SIERRA Leone has joined more than 150 countries as signatory to the Additional Protocol to the International Atomic Energy Agency (IAEA) Comprehensive Safeguards Agreement.
At a signing ceremony held at the IAEA Headquarters in Vienna, Dr Lansana Gberie, Ambassador and Permanent Representative of Sierra Leone to the UN and other International Organisations in Switzerland, handed over the Additional Protocol (AP), signed by the Minister of Foreign Affairs and International Cooperation, Prof. David J. Francis, to Rafael Mariano Grossi, the Director-General of the IAEA. Grossi signed the Additional Protocol on behalf of the IAEA. At the signing ceremony Sierra Leone also deposited the Amendment to its Safeguards Agreement with a Small Quantities Protocol (SQP).
Following Sierra Leone’s acceptance of the text of the model Additional Protocol developed by the IAEA, the government submitted a request for approval to the IAEA’s Board of Governors. The Board approved the text and authorised the Director General to countersign with the Government of Sierra Leone.
Ambassador Gberie remarked that the signing of the Additional Protocol and the amendment to the Small Quantities Protocol underscores Sierra Leone’s strong commitment to non-proliferation and to the peaceful use of nuclear science and technology to meet the SDGs.
‘This is an important step for Sierra Leone, and another demonstration of our nation’s commitment to multilateralism. We are commitment to complete operational transparency and the highest standards of verification with respect to non-proliferation,’ Ambassador Gberie said.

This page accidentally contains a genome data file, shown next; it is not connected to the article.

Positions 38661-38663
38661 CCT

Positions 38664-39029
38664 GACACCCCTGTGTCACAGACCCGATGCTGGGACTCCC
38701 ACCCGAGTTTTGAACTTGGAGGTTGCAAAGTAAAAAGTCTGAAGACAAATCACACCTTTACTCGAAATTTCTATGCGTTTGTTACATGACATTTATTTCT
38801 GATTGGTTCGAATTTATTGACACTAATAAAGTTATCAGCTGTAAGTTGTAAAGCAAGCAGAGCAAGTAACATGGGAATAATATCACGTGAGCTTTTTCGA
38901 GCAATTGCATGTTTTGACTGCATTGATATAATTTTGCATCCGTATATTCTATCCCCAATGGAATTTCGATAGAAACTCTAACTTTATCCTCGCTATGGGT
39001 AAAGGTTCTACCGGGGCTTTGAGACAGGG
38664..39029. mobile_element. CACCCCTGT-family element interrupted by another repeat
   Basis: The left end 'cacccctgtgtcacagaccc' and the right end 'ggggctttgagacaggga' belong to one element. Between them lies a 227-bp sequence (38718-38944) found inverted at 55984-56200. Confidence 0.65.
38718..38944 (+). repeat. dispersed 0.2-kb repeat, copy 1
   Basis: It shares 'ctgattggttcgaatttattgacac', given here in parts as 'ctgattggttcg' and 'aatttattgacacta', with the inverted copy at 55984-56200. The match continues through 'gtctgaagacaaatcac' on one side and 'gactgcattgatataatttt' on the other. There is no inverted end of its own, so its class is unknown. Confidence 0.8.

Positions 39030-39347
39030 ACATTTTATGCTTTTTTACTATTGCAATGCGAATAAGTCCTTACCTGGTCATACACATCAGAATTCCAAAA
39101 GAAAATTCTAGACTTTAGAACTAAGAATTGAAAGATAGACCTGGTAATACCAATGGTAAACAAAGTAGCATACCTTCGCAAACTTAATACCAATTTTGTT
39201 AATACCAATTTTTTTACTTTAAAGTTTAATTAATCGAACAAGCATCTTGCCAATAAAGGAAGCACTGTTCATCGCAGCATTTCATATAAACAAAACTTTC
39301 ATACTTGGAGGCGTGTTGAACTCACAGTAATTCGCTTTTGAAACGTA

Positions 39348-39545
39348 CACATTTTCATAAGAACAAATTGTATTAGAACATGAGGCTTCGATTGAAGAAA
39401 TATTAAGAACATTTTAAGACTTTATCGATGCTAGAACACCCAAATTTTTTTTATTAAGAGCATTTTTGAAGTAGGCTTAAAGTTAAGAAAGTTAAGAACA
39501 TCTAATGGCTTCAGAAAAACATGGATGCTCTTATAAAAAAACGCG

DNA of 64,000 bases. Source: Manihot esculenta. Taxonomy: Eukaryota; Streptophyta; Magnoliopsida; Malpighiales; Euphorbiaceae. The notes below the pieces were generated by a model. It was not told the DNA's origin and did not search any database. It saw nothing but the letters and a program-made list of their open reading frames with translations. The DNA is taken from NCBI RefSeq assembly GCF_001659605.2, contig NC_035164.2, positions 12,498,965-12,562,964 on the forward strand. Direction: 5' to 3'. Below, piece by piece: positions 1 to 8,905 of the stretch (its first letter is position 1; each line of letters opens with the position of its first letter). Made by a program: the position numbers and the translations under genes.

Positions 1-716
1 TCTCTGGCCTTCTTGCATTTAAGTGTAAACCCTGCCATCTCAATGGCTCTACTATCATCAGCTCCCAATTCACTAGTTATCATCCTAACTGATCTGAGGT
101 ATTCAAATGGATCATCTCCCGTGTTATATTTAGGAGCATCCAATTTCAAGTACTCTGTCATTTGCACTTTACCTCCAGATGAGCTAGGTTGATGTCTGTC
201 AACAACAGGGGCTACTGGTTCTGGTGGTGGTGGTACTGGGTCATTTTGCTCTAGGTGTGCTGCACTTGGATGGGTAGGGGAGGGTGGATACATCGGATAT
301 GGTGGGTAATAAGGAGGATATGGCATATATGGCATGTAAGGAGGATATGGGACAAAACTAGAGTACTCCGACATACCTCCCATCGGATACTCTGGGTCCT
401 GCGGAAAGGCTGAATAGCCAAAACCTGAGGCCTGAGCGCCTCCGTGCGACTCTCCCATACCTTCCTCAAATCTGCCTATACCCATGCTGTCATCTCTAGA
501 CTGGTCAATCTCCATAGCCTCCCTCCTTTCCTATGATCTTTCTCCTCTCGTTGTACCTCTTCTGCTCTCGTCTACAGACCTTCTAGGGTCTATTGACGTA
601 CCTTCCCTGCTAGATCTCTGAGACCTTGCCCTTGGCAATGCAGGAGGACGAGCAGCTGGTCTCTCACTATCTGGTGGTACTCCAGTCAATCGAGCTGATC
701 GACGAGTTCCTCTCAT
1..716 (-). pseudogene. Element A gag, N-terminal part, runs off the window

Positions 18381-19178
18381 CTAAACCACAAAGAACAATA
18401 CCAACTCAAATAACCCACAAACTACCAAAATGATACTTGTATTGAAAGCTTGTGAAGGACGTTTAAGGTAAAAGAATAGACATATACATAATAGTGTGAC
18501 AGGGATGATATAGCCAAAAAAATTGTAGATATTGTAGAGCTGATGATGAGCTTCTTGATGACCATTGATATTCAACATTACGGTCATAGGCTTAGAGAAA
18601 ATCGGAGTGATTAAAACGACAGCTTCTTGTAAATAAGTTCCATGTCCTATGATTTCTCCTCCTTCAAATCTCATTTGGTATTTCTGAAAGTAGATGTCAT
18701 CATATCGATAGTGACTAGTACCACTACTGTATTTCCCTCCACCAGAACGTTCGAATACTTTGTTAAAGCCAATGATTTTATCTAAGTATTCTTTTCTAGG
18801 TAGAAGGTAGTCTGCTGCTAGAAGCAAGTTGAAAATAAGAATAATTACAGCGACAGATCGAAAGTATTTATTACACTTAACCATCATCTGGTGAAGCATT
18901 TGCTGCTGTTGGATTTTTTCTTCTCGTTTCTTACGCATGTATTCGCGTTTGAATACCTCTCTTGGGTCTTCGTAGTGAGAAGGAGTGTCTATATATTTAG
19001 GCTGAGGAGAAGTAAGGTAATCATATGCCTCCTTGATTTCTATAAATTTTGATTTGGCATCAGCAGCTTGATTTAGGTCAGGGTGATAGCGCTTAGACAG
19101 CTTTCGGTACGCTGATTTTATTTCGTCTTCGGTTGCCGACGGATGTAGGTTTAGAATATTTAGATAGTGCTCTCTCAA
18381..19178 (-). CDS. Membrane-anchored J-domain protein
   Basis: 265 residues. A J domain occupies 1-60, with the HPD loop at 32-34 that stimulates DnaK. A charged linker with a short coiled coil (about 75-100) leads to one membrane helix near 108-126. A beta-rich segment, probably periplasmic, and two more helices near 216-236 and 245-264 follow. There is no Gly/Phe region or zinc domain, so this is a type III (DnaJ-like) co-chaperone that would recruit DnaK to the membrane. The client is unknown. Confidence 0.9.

In his address during the ceremony on October 31, Ambassador Gberie also noted that Sierra Leone ‘attaches great importance to the IAEA and its mandate which contributes through its unique expertise to global peace, security and development, nuclear and radiation safety. We have been a Member State of the Agency since 1967.
‘As demonstrated by the submission of these protocols today, my Government is working closely with the Agency to build the strong legal, institutional and regulatory framework needed for the safe application of nuclear science and technology. We strongly believe that the peaceful applications of nuclear science and technology provides solutions to socioeconomic challenges.’
Currently, in partnership with the IAEA, Sierra Leone is in the process of establishing the first radiotherapy facility for cancer diagnosis and treatment, as well as developing a qualified workforce to improve the quality of lives of cancer patients through the provision of radiotherapy services.
The Director-General of IAEA, on his part, congratulated Sierra Leone for concluding its Additional Protocol (AP) and amending the Small Quantities Protocol (SQP) and highlighted the importance of these protocols in ensuring that all nuclear materials are used for peaceful purposes.
The Additional Protocol is a supplementary agreement that builds on the Safeguards Agreements that non-nuclear-weapon state parties to the Treaty on the Non-Proliferation of Nuclear Weapons (NPT), have individually concluded with the IAEA. It was developed in 1997 to strengthen the IAEA’s ability to verify non-nuclear-weapon state parties compliance with the NPT.